-"Looks like Jeffery was here(comma)" Elizabeth said as she took the envelope from Autre.
You need a comma here so you don’t separate the speech tag from the speech.
-“Elizabeth tucked the note into the basket she carried and walked inside(period)”
Missing full stop.
-“Elizabeth clearly could not see or sense the same smoke that Autre saw.”
“Smoke only Autre could see.”
These two are the same. Why say it twice? It stops the revolution of the last phrase from being so poignant.
Detail and Story Focus
-While you do have some really nice detail in here, remember what I said about showing, rather than telling. For example, rather than saying Autre was the only one who could see the smoke, how could Elizabeth react to show that she doesn’t see it?
-Some of your phrasing is a little odd sometimes. It appears that you try and slip into something that is more old fashioned. For example: ‘How was he to get back to Asgard?’ Should probably be: ‘How was he going to get back to Asgard?’ It’s a little jarring sometimes and interrupts the flow.
-You don’t actually have much action. You’re either explaining about how Autre came to be here, what his life’s life, or then just discussing the letter. It appears quite static at the moment and could do with more ‘life’. If this is a whole new world for him, how could you show that? There are plenty of questions to ask yourself. In fact, do that. Go through the piece and write down every question you ask yourself as you read like:
‘Elizabeth had offered to let Autre stay with her until he was positive he was up to going back home.’
Who’s Elizabeth? How old is she? What does she look like? Where is she? Is she standing, sitting, lying? Why ‘had’? Isn’t she offering now? Why is the offer now invalid? Who’s Autre? Male or female? What is the relationship between the two? Why is he staying? Where does he usually live? Is he homeless? Why would he turn down the offer, because he couldn’t have taken it because she ‘had’ offered? Is he negative now? Why wouldn’t he be ‘up’ for going home? Where’s home? How long has he been away? Is he ill? Why did he leave?
Of course, these don’t have to make their way into the writing, and hopefully, you already know the answers to a lot of these. But it really helps to ask (and answer) questions like these in your head. It makes the world more real and more well rounded. I think that would help you most with finding the details of the story, and give the story more focus to the characters and plot.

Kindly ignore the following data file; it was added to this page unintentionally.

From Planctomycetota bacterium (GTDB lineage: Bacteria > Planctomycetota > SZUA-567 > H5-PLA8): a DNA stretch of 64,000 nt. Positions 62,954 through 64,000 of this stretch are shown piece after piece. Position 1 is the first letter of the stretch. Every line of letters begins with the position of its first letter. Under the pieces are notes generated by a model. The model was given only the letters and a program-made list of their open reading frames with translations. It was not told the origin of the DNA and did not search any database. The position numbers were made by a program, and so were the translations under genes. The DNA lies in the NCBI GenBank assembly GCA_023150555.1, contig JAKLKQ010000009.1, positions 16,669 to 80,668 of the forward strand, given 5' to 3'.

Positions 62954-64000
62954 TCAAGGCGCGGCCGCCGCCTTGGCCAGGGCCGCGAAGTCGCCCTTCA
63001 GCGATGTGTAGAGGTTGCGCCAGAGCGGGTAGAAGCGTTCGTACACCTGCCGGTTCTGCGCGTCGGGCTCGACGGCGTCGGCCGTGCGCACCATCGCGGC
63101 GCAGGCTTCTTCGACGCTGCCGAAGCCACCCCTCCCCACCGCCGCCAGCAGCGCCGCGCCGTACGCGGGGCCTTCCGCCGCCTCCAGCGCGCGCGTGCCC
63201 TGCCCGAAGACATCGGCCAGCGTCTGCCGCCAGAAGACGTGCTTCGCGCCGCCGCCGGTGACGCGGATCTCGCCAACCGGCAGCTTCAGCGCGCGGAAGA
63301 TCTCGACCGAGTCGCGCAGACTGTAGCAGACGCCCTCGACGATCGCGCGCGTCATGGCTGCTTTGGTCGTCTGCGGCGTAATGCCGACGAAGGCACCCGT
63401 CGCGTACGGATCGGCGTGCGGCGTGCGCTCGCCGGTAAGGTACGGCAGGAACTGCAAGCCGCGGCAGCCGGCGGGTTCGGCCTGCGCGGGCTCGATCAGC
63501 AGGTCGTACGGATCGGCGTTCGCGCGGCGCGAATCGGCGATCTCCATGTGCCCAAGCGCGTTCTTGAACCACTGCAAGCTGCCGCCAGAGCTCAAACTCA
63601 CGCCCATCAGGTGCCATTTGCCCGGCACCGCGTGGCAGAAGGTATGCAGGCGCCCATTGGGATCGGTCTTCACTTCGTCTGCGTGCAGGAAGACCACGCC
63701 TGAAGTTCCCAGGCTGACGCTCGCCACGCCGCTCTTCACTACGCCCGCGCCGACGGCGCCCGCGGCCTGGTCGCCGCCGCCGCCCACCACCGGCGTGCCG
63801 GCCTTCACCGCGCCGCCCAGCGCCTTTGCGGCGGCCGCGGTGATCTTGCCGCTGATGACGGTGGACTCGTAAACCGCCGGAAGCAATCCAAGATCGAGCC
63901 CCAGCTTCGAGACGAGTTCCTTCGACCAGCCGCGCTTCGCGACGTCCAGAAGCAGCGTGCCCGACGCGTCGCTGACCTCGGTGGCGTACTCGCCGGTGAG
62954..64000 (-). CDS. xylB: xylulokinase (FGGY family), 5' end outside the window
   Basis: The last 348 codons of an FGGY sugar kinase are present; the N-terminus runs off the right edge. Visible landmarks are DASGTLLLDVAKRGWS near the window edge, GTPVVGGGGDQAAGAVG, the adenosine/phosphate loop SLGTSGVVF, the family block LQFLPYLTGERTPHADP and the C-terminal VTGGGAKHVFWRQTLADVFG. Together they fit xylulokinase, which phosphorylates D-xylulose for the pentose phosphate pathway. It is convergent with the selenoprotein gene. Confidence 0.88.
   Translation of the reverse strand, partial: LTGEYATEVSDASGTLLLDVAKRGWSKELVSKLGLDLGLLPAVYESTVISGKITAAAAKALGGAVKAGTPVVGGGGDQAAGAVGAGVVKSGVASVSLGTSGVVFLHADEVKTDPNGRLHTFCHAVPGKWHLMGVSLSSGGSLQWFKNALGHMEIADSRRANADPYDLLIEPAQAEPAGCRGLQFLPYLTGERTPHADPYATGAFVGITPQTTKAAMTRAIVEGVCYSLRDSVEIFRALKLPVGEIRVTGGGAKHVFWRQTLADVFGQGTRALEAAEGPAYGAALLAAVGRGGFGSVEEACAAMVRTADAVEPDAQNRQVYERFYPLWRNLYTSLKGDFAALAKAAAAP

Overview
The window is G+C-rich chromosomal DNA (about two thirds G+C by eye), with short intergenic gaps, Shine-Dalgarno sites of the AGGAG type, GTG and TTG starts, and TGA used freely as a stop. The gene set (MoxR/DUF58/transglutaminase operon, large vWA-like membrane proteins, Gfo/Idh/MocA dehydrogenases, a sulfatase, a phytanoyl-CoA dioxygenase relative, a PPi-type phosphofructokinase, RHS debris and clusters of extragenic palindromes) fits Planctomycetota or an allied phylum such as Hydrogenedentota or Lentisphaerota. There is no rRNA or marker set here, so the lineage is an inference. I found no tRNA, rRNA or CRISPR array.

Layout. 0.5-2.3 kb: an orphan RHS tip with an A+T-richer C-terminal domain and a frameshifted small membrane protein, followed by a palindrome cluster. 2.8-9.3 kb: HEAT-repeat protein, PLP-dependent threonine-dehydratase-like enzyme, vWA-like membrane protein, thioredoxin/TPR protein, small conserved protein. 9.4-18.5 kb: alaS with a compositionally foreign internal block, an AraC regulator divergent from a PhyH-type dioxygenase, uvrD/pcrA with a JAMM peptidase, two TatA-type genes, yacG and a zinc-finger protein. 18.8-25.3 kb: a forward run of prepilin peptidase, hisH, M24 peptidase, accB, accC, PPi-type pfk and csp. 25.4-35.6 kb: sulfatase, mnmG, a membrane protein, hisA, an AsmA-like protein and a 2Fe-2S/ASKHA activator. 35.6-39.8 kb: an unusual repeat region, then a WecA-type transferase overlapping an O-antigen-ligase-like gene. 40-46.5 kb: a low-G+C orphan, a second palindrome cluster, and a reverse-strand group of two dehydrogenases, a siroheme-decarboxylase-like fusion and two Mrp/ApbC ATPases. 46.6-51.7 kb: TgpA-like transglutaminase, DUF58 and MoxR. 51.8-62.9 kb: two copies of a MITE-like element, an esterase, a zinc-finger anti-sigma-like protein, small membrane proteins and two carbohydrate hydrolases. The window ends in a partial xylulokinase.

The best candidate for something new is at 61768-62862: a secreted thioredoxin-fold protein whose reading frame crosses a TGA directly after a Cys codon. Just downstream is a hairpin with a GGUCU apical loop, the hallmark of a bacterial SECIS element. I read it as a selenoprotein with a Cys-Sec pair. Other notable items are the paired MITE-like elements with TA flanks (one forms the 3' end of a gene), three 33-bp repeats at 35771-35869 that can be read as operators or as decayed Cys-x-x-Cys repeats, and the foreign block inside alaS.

In general, I think the world needs to be bigger. If he's learning about Midgard, go roam the streets and find out what it's really like! You set up a plot with huge potential and you haven't quite reach the scale your work is asking from you yet! But don't worry, this is a great start - it's something you can definitely build on!
Let me know if you’ve got any questions about anything I’ve mentioned!
Thank you for this. I seem to be rushing this more than I should, and you pointed out several things I feared I was doing, plus more I wasn't even aware of.
As for some of the things, I do have the details, but they don't come apparent until other bits of the story are revealed. I try and keep my chapters at 800-1000 words each, which is probably doing more harm than good. Also giving each Chapter it's own name is probably confusing.
You've given me much to think on
Again, thanks for your time reading and the critique.
I try and go into quite a lot of depth. I know it might not help with this piece specifically, but it gives you things to think about for later pieces. It's always helpful to have someone go through your work, because they can spot things that you keep overlooking…
I assumed you had some of the details. The more questions you ask from the start, the more detail you can weave into the novel as you progress. Of course you won't answer them all as you go, but they're things the reader asks themselves when they read. So if you know all the questions they could ask, you can either directly state them, or imply them in later chapters
Short chapters are good for online. The internet has a very low attention span haha. I don't think it matters about chapter titles; it's really a matter of preference.
And hey, it's my job to give you things to think about it's no good if I just say 'it's wonderful', now is it?